Despite the obvious consequences that result from a conviction for a serious crime, convictions for certain crimes also cause the offender to become labeled a sexually violent predator (SVP). By law, a sexually violent predator is somebody “who suffers from a mental abnormality or personality disorder that makes the individual likely to repeatedly commit a sex offense.” IC 35-38-1-7.5. Accordingly, a person convicted of a crime that causes them to be labeled as a sexually violent predator is required to register as a sex or violent offender for the rest of their life.
There are several avenues by which a person becomes a SVP:
1. If the person is 18 or older and commits, attempts to commit, or conspires to commit any of the following offenses:
- Child Molesting as a Class A or B felony, or a Level 1-4 felony;
- Vicarious sexual gratification as a Level 2-4 felony; or
- Any offense outside of Indiana, including a military court, that is substantially similar to any offense listed above.
2. If the person commits a sex offense while having a previous unrelated conviction for a sex offense for which the person is already required to register as a sex or violent offender.
3. If the person commits a sex offense while having a previous unrelated adjudication as a delinquent child for an act that would be a sex offense if committed by an adult if the person was already required to register as a sexual or violent offender.
4. If the person commits a sex offense while having a previous unrelated adjudication as a delinquent child for an act that would be a sex offense and, after considering expert testimony, a court find by clear and convincing evidence that the person is likely to commit an additional sex offense.
However, the offender is not a SVP if all of the following conditions exist:
- The victim was 12 or more years old or older;
- The person is not more than 4 years older than the victim;
- The relationship between person and the victim was dating relationship or a ongoing personal relationship;
- The offense was not any of the following:
- Criminal deviate conduct
- An offense committed by using or threatening the use of deadly force or while armed with a deadly weapon;
- An offense that results in serious bodily injury;
- An offense that is facilitated by furnishing the victim, without the victim’s knowledge, with a drug or a controlled substance or knowing that the victim was furnished with a drug or controlled substance without the victim’s knowledge;
- The person has not committed another sex offense against any other person;
- The person did not have a position of authority or substantial influence over the victim; or
- The court finds that the person should not be considered a sexually violent predator.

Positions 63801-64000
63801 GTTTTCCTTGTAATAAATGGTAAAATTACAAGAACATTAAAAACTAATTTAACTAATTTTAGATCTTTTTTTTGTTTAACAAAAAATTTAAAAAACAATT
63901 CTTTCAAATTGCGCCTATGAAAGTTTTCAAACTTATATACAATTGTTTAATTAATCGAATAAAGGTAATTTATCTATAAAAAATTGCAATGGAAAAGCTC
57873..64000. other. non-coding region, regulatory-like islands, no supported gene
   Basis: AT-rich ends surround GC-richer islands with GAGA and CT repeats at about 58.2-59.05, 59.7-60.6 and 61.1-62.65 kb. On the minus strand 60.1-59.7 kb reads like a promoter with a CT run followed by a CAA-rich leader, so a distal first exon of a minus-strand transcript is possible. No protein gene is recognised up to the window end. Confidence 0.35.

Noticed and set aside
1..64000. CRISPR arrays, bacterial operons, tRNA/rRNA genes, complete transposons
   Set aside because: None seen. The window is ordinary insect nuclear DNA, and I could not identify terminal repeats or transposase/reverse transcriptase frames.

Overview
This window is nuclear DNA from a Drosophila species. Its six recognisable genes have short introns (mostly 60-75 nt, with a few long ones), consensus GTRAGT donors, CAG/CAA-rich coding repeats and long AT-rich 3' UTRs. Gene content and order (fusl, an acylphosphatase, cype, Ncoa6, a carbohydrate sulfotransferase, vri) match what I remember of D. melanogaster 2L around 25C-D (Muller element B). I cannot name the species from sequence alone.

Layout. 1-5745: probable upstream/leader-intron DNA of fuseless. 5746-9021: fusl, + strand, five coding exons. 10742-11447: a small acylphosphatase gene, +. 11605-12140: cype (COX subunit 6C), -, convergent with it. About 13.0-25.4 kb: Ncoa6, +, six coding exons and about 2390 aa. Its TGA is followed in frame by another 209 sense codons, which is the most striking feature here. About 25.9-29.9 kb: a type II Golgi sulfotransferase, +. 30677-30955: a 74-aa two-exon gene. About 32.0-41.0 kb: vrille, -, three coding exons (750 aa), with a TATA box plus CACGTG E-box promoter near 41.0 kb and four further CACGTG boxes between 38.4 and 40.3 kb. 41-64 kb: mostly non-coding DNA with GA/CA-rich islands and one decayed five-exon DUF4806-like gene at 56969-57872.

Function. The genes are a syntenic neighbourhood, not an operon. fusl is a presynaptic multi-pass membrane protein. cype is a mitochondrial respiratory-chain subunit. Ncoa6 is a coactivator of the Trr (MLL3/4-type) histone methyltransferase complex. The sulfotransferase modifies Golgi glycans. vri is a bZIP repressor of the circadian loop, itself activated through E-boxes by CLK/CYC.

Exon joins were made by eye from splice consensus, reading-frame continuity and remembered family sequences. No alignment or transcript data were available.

Even if a person is not automatically considered to be a SVP by one of the four ways mentioned above, the prosecuting attorney may request the court to conduct a hearing to determine whether the person should be considered a SVP. If the court grants the prosecutor’s request, the court shall then appoint 2 psychologists or psychiatrists who have expertise in criminal behavioral disorders to evaluate the person and testify at the hearing. After conducting the hearing and hearing the evidence, the court may them make a determination. This hearing may also be combined with an individual’s sentencing hearing.
It is possible for a person who is considered to be a SVP to get away from that classification. As long as the person does not have 2 or more unrelated convictions that would classify them as a sex offender for which they have to register, they may petition the sentencing court after 10 years have passed from either (1) the date they were determined to be a sexually violent predator, or (2) when they were released from incarceration or secured detention. A petition to no longer be considered a SVP may be filed once every 365 days. Once the court receives such a petition, they may dismiss it or conduct a hearing. If the court chooses to conduct a hearing, they must then appoint 2 psychologists or psychiatrists who have expertise in criminal behavioral disorders to evaluate the person and testify at the hearing. If the court determines the person is no longer a SVP, the court shall send notice to the department of corrections that the person is no longer a SVP or an offender against children. Accordingly, any condition imposed on person due to their status as a SVP no longer applies if they are considered to no longer be a sexually violent predator.
If you or anyone you know is a facing a crime that could make them a sexually violent predator, or even if they’ve already been convicted of a crime that made them a sexually violent predator, contact the experienced criminal defense attorneys at Banks & Brower, LLC for a free consultation to discuss what options may be available. We are available 24/7/365 by calling us at (317) 870-0019 or emailing us at email@example.com.